A humorous, optimistic blog about Food, Family, Friends and Faith

Archive for June, 2012

SOS – the Vegan Version

NOTE: I offer this somewhat sentimental post with thanks to the millions of men and women in the Armed Forces who have given their sweat and blood to protect our country. Thank you.

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from OneMansWonder.com

Not too long ago, my husband and I were talking about a dish that both our fathers used to make: creamed chipped beef on toast, lovingly known in the U.S. military as “Shit on a Shingle”. It’s a very thrifty, humble, yet exceedingly quick dish to prepare, requiring only a few ingredients. It is a balm on those days when old-fashioned comfort food is needed.

In 1910, the Army included creamed chipped beef in its cookbook for the first time. The recipe was simple, using beef stock, evaporated milk, parsley and black pepper, and served over dry toast. The beef was added just before serving to keep the sauce from getting too salty. As World War II approached, the Army changed the recipe, omitting the beef stock and parsley, replacing it with a medium thickness cream sauce. What the early recipe omitted (but what was known by the cooks themselves) was that the dried beef had to be soaked overnight in water, then the water drained off in the morning.

This recipe crept into the Navy recipe books as early as 1932. Below is a page from 1932’s The Cook Book of the United States Navy. As can be seen, dried beef was used at this time, and soaking the meat was now an official step in the recipe.

image of individual page

Somewhere around the time of the Vietnam War, (1944’s Cook Book of the United States Navy still listed dried beef as an ingredient), the U.S. Navy made a switch to minced (ground) beef. They also added tomato sauce and mace or nutmeg. During my research, I was unable to find an online copy of the Navy’s Cook Book from the 1960s, so I can’t confirm this change; it remains a word of mouth alteration. Regardless, the current U.S. Navy cookbook has recipes for creamed chipped beef, creamed ground beef, and creamed ground turkey. The ground meat recipes add onions and worcestershire to the basic recipe, and the tomato sauce is nowhere to be seen. (Note: If you want to see the current recipes that the U.S. armed forces use, go to: http://www.combatindex.com/recipes/recipes_meat.html)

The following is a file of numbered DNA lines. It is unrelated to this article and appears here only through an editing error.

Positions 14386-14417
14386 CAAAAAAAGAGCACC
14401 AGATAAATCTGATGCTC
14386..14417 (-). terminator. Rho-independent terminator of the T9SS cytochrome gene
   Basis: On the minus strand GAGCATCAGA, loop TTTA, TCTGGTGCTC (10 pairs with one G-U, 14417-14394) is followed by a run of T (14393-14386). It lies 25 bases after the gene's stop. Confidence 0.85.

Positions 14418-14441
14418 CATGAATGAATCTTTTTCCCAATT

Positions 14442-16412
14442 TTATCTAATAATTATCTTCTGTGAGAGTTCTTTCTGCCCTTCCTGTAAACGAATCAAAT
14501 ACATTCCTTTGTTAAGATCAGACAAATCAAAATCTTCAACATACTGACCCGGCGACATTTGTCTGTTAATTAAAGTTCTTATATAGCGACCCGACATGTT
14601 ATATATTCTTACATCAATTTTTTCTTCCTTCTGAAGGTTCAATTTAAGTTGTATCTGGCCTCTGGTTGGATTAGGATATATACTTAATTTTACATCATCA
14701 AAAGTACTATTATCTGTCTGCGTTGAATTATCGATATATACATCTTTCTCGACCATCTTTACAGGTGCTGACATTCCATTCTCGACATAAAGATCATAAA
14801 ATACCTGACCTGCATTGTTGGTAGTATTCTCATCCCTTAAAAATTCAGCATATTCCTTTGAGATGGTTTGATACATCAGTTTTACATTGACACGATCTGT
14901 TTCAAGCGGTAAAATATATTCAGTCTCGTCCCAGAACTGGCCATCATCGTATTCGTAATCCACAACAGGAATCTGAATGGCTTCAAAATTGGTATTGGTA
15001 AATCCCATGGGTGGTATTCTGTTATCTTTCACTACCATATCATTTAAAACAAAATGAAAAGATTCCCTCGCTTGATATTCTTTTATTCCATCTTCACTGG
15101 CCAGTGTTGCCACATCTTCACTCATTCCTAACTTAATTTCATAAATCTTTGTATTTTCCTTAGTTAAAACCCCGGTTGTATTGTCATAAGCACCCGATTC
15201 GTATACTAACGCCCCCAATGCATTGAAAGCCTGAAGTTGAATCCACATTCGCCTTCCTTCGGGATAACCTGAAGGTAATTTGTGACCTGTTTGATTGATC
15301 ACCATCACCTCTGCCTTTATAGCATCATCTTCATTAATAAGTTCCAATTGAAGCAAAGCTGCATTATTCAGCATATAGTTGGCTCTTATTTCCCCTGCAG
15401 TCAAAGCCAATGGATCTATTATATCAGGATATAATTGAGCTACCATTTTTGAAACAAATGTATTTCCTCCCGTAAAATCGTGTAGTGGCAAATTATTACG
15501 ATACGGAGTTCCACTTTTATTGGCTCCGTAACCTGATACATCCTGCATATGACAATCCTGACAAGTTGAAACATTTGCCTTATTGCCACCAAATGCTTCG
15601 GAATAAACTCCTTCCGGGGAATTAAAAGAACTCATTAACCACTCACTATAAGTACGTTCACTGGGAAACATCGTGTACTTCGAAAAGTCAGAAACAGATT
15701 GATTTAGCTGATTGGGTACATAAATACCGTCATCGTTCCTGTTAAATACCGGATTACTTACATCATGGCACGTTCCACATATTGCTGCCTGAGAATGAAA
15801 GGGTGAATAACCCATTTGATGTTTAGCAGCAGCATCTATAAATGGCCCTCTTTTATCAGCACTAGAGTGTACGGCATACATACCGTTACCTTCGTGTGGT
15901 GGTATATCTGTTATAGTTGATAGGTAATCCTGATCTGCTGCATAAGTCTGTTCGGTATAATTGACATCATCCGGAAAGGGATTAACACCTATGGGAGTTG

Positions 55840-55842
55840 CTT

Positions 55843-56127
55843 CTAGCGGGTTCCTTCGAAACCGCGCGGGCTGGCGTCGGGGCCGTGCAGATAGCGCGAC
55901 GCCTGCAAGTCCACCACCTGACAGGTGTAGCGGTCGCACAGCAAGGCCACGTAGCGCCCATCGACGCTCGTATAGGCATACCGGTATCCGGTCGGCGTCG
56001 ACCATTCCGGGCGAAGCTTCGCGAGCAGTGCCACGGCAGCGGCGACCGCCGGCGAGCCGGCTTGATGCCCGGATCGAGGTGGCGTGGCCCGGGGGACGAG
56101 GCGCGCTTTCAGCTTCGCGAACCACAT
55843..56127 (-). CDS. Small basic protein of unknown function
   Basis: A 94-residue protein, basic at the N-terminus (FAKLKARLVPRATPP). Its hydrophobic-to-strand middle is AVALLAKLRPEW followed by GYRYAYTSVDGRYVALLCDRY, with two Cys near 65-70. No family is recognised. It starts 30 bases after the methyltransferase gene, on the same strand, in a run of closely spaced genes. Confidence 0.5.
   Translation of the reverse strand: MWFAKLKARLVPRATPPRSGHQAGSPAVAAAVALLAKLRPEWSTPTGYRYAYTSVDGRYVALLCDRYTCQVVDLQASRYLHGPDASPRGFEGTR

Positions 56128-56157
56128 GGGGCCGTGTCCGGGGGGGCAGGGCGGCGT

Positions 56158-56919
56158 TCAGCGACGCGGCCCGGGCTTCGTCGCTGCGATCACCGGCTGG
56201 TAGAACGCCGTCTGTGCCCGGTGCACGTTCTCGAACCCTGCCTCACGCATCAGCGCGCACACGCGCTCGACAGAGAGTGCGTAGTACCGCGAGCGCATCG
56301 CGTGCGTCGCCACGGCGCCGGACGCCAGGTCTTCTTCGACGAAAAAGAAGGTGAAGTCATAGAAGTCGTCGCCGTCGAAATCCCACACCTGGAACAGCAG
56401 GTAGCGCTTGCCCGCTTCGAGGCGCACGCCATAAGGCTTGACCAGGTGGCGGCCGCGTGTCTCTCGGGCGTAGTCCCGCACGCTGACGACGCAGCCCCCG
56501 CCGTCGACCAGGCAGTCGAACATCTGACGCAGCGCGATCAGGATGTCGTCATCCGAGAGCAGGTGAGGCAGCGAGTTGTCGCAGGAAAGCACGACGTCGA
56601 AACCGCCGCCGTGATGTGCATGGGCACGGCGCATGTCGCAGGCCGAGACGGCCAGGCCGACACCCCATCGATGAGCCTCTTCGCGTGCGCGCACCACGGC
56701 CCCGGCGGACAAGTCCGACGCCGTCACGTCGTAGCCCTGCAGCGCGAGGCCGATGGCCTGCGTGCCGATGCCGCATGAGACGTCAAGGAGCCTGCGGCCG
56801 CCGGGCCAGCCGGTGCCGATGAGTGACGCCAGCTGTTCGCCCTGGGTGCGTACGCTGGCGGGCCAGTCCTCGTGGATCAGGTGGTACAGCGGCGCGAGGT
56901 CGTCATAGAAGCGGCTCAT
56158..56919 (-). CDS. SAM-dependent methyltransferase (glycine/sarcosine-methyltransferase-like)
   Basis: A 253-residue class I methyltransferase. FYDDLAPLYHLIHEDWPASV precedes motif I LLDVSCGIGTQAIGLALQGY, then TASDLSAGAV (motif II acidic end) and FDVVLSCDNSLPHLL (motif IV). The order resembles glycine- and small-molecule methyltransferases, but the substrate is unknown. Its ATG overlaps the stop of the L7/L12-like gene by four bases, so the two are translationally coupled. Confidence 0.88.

In the 1960s and 1970s, both my father and my husband’s father made this dish for our families. Rick’s dad (who never served in the military, but learned the recipe from his father, a cook in a logging camp) made the Navy version with ground beef and the addition of peas, and my dad made the Army version with chipped beef. It was always served over dry white toast, which always got soggy within minutes (blech). My father served in the Air Force, and, although I cannot find an online Air Force cookbook, I have to believe that the version he remembers is more likely from the Army, as the Air Force was originally the Aeronautical Division of the U.S. Army, not becoming an independent coequal entity until 1947, and my Dad served in the late 1940s and early 1950s.

Fast forward to late Spring 2012. My husband had a craving for SOS, but these days we are eating a healthy diet. He challenged me to make a lower fat, healthier version of SOS. Then he dared me to make it vegan. He wanted it the way his Dad made it – with peas. I was glad to whip something up. Following is vegan SOS. Although it has been veganized, and it is a far cry from the salty, fatty version I grew up with, I believe it will do in a pinch.